The novel is driven by the well-paced action of the main storyline, while the secondary storyline serves to add depth to the central character, Jeff. However, Jeff apart, I was disappointed by the characterization in this novel. Most of the minor characters, particularly the aliens, are little more than two-dimensional stereotypes.

By contrast with the poor characterization, his description of alien technologies is very imaginative. The wind-powered mass transport system on Phandra is refreshingly novel, while the glimpses of the technology underlying the Helix itself are mind-blowing. Unfortunately he allows the technology to become a deus ex machina by providing Jeff and Kranda with nearly invulnerable Builder-designed exo-skeletons that all too easily enable them to overcome the challenges that face them.

In spite of my reservations, I enjoyed Helix Wars. It may not be Eric Brown at his best, but it is still imaginative, well-paced and easy to read.

08 June 2016

Creation’s Diversity

A review of Creation’s Diversity: Voices from Theology and Science, edited by Willem B. Drees, Hubert Meisinger and Taede A. Smedes (London: T&T Clark, 2008)
This volume contains a selection of papers from the 2006 ESSSAT meeting in Romania. As the title suggests, the editors have chosen them to offer the reader a variety of perspectives on the diversity of creation. After two introductory chapters, the papers are organized into two sections of six chapters each: ‘A Diversity of Visions of Creation’ and ‘Sustaining Creation’s Diversity’.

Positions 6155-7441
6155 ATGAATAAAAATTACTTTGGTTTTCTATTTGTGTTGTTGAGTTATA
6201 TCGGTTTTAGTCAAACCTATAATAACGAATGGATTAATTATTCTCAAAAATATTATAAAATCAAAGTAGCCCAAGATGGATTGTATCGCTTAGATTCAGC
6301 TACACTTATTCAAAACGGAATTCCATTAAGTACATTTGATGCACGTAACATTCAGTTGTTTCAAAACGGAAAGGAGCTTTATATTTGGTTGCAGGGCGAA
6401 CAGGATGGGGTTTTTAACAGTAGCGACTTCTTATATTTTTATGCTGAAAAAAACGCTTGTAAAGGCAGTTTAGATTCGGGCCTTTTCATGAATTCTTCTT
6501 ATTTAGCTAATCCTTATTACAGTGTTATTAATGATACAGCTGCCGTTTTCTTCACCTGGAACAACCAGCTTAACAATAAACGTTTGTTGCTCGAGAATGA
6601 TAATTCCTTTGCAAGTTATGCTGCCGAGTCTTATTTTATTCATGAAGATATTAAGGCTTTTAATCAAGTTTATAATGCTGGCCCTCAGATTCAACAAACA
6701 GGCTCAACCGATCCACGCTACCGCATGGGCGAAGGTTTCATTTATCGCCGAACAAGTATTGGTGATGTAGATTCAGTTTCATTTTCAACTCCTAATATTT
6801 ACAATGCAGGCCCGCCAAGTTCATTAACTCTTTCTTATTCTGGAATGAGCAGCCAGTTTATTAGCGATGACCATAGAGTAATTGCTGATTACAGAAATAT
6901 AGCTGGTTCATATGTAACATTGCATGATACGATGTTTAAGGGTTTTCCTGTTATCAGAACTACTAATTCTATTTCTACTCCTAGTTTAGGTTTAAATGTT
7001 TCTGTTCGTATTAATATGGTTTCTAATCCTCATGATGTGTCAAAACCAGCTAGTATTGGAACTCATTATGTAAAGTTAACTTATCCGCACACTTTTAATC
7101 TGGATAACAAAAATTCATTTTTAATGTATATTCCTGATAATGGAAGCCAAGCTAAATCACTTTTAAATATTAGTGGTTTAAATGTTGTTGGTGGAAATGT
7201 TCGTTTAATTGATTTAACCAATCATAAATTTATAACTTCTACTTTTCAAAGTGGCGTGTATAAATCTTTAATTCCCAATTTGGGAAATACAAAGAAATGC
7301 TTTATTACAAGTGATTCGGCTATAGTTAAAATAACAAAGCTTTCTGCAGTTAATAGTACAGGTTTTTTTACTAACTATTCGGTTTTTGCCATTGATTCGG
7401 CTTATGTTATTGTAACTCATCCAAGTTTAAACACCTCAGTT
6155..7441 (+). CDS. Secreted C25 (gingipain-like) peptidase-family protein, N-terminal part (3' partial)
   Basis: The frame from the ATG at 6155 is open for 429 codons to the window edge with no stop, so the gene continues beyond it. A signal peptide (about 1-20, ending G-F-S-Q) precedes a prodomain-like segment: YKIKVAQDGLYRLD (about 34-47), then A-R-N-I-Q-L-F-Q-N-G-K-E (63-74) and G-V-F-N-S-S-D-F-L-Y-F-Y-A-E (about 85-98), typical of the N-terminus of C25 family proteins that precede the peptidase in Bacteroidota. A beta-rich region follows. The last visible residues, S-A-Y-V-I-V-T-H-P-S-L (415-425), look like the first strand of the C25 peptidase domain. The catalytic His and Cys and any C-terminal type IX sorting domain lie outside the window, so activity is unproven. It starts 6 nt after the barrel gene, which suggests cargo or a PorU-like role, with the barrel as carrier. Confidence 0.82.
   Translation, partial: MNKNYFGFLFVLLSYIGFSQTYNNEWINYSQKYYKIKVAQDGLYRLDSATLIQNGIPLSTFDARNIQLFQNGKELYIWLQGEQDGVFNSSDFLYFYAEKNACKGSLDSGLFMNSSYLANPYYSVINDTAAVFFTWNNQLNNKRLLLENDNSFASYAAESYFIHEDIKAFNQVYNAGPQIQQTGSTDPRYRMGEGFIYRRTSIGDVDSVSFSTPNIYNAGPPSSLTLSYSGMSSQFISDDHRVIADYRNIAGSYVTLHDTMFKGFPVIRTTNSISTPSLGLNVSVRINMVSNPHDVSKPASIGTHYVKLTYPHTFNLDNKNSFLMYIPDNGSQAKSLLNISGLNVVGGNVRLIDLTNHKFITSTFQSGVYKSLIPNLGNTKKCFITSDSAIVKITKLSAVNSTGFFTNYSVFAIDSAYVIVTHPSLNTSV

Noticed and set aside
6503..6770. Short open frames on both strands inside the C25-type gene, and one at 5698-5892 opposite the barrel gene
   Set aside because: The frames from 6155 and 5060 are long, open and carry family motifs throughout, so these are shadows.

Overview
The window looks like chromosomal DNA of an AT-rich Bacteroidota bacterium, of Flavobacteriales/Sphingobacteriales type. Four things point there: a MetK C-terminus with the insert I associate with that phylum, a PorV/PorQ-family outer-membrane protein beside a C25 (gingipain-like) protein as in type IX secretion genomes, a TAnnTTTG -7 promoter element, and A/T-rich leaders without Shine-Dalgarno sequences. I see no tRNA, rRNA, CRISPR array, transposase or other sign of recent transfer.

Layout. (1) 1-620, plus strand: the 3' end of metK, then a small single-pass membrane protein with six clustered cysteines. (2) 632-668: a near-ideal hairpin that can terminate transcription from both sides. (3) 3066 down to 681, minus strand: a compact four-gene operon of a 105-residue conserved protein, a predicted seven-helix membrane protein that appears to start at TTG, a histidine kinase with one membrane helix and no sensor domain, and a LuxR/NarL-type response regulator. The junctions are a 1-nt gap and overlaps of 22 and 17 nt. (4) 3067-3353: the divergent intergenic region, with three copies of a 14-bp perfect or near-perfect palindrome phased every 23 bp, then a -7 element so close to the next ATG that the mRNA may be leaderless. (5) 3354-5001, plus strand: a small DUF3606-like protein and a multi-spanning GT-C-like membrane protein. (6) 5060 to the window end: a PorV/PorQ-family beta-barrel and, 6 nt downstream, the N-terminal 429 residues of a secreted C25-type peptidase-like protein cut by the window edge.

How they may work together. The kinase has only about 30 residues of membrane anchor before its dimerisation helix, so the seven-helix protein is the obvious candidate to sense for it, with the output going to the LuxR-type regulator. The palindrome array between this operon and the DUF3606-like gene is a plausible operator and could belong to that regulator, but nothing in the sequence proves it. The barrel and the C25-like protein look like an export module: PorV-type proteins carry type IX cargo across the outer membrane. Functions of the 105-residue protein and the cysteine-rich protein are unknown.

The first introductory chapter, by Willem Drees, simply offers an overview of the book itself. Its companion piece, by Patriarch Daniel Ciobotea of the Romanian Orthodox Church, is an interesting call for dialogue between science and religion. Unlike many similar calls, this one is rooted in Eastern Orthodoxy and specifically the theology of Dumitru Staniloae (whose work deserves to be much more widely known among Western Christians).

‘A Diversity of Visions’ offers six quite disparate perspectives on creation/nature. First we are offered a Gaian perspective of the biosphere by the feminist theologian Anne Primavesi. While I am sympathetic to the holistic view of the environment she presents, I was disturbed that there was no acknowledgement of the potential for ecofascism in this approach. In contrast to Primavesi’s focus on the history of nature, Regine Kather offers a philosophical exploration of humans as the products of nature, concluding that value is intrinsic to nature. David Goodin offers a fascinating Eastern Orthodox perspective on the Leviathan passages of the Old Testament from which he gleans a timely ecological message about the intrinsic value of creation. With his chapter, Christopher Southgate draws our attention to suffering within the evolutionary process. He revisits the concept of kenosis to suggest how the suffering of creatures might be reconciled with the notion of a benevolent creator. Alfred Kracher explores the popular myth that technology and nature are in opposition. The section ends with an article by Tony Watkins on new cosmologies and sacred stories, which calls for a re-imagining of our relationship with the environment by means of metaphors drawn largely from deep ecology and a new transcultural creation myth based on evolution.